I received this galley in consideration for an honest review.Sanctuary by Jennifer McKissack
Published by Scholastic on September 29, 2015
Genres: Young Adult, Gothic
After the untimely death of her aunt Laura, Cecilia Cross is forced to return to Sanctuary, a rambling, old French-Gothic mansion that crowns a remote island off the coast of Maine. Cecilia is both drawn to and repulsed by Sanctuary. The scent of the ocean intoxicates her, but she's also haunted by the ghosts of her past--of her father who died at Sanctuary five years ago, and of her mother who was committed soon after. The memories leave Cecilia feeling shaken, desperate to run away and forget her terrible family history. But then a mysterious guest arrives at Sanctuary: Eli Bauer, a professor sent to examine Sanctuary's library. Cecilia is intrigued by this strange young man who seems so interested in her -- even more interested in her than in the books he is meant to be studying. Who is he and what does he want? Can Cecilia possibly trust her growing feelings for him? And can he help her make peace with her haunted, tragic past?
Cecelia’s return to Sanctuary is not a happy one. Her uncle, a truly terrible person, forces her back by withholding school tuition and Cecelia finds herself at the mercy of his increasingly insane whims and, it seems, the spirits that linger on the Island. It is clear that since the deaths of her sister, grandmother, and aunt, Sanctuary is no longer a place of comfort. She returns to find her uncle remarried and her library being picked apart by a visiting professor. Integrated into the story of Cecelia’s return is the story of her ancestor, Amoret, who still has a hold on the island, it seems. Her tragic story is revealed through diaries and just a hint of a ghost story. I loved the connection that seemed to exist through all of the female characters, both living and dead. They were all connected in spirit, in a way, and it added to the spooky feel of the book. Cecelia questions her own sanity as her mother’s supposed mental instability is thrown in her face at every turn. The question of whether Cecelia, too, suffers from mental illness, or if their long-ago ancestor still curses the island, hangs over everyone’s head. Cecilia’s family history is wrapped up in the painful and dramatic deportation of the Acadians from Novia Scotia in the 1750s and 60s. (As a point of reference, many of the Acadians went to Louisiana and developed the culture we now know as Cajun.) As Cecelia learns more about her ancestor’s experiences as she was being forced to leave her home, it seems to parallel the feelings that Cecelia has about Sanctuary. A place where she once felt safe, or at least was familiar with, is being ripped away from her and she is set emotionally and physically adrift.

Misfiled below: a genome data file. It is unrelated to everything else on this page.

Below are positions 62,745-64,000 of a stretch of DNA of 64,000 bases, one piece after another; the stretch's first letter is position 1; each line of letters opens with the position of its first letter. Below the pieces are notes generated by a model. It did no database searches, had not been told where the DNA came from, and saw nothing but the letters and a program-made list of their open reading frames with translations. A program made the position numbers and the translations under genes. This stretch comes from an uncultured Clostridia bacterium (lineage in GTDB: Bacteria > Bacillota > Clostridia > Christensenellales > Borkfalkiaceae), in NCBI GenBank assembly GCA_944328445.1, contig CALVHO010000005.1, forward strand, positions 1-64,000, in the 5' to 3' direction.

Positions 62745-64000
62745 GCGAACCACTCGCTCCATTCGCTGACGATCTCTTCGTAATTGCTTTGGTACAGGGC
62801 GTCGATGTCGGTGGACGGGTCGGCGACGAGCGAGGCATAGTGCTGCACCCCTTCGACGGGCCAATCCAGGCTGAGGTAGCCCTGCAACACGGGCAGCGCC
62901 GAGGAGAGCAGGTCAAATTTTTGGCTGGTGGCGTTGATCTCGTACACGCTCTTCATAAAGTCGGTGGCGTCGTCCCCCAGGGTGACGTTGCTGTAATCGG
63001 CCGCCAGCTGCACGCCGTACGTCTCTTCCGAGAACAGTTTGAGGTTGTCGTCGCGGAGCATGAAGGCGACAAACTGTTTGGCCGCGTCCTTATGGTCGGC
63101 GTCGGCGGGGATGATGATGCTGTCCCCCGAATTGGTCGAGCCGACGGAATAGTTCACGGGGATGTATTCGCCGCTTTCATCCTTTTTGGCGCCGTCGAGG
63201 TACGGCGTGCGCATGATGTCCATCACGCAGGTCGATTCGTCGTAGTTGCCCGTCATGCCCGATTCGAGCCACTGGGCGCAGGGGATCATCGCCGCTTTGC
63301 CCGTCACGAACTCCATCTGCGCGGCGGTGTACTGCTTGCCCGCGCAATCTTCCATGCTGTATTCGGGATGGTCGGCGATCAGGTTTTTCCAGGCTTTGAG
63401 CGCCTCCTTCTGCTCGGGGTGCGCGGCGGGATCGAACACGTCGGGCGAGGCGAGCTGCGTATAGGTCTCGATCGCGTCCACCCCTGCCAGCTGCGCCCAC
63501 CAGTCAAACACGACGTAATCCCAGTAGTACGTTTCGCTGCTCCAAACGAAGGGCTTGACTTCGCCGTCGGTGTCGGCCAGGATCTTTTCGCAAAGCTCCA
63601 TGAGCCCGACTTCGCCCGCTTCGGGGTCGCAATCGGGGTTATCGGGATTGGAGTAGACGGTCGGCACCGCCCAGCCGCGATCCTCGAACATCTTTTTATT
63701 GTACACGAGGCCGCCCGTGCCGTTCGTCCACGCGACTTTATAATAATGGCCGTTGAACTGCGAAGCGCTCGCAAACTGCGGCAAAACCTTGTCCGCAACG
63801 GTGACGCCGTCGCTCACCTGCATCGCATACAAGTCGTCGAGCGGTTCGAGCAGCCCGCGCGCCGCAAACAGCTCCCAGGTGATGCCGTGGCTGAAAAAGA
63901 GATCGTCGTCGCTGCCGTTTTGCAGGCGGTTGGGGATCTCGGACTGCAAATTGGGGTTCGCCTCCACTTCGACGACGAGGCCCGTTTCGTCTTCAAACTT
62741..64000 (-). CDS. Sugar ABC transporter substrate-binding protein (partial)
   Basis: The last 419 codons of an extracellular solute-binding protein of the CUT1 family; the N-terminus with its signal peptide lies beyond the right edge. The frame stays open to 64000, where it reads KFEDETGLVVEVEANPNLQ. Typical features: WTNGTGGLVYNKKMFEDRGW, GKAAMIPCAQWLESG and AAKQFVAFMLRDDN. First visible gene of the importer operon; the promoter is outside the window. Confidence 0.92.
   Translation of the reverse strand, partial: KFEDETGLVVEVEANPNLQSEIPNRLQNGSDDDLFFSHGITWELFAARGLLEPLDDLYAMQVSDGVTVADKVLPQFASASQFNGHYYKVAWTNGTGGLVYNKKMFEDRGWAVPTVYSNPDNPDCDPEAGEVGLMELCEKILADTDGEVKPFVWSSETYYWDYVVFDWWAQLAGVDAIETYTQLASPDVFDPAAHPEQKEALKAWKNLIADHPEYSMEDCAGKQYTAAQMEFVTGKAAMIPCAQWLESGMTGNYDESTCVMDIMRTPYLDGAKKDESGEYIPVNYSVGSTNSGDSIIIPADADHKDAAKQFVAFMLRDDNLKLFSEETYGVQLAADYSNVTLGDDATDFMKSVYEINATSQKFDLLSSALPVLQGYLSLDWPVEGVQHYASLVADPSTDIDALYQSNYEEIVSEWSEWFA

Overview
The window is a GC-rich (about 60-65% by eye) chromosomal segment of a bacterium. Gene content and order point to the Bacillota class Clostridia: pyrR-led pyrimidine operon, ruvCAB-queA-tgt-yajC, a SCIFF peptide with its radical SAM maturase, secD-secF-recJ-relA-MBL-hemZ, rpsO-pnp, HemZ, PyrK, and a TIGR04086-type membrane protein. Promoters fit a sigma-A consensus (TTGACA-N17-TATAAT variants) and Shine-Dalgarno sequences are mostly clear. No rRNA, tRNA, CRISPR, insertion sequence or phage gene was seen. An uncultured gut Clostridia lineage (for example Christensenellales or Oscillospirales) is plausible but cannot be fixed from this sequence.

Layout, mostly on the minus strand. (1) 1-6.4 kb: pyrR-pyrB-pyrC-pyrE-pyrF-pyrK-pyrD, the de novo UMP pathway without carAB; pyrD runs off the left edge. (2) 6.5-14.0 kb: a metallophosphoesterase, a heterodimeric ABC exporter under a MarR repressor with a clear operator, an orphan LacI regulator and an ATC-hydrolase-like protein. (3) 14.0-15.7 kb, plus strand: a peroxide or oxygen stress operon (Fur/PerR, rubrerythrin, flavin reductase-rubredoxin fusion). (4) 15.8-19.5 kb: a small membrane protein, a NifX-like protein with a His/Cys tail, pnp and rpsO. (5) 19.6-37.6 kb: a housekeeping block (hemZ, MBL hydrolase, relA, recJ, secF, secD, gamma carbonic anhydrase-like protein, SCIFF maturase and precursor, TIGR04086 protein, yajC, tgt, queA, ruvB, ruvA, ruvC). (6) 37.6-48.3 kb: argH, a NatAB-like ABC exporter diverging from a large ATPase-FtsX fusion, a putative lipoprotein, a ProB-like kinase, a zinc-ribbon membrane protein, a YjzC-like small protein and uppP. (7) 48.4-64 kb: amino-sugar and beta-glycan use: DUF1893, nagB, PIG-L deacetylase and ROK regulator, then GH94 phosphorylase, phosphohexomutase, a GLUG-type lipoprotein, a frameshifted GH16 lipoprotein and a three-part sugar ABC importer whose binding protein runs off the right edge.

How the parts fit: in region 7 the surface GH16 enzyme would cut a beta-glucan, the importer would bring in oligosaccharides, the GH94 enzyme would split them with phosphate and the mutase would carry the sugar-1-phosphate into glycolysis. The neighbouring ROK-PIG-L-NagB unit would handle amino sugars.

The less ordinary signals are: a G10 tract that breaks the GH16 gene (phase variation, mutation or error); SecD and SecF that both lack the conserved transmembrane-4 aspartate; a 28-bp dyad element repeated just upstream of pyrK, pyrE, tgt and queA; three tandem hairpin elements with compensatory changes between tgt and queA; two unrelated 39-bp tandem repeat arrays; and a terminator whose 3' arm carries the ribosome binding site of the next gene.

As with all Gothic novels, the setting is key. The isolated island off of Maine was the perfect setting. The house itself plays a huge role in creating atmosphere and as Cecelia feels less and less safe there, the house becomes a very menacing character. It echos the feelings that Cecelia has and since all Gothic novels involve a house that acts as both a setting and a character, it was the perfect illustration of the danger and mystery surrounding Aunt Laura and their ancestor, Amoret. There were also some excellent plot twists that kept me on my toes. The touch of romance in the story balanced an otherwise dark book, and while the ending couldn’t be called happy, it wasn’t gloomy, either. It managed to find that perfect balance that gave hope without erasing the mystery of everything that happened before it. Sanctuary was very entertaining and interesting, with a fabulous setting and a well-paced mystery. If you love Gothic novels, this should definitely be on your reading list.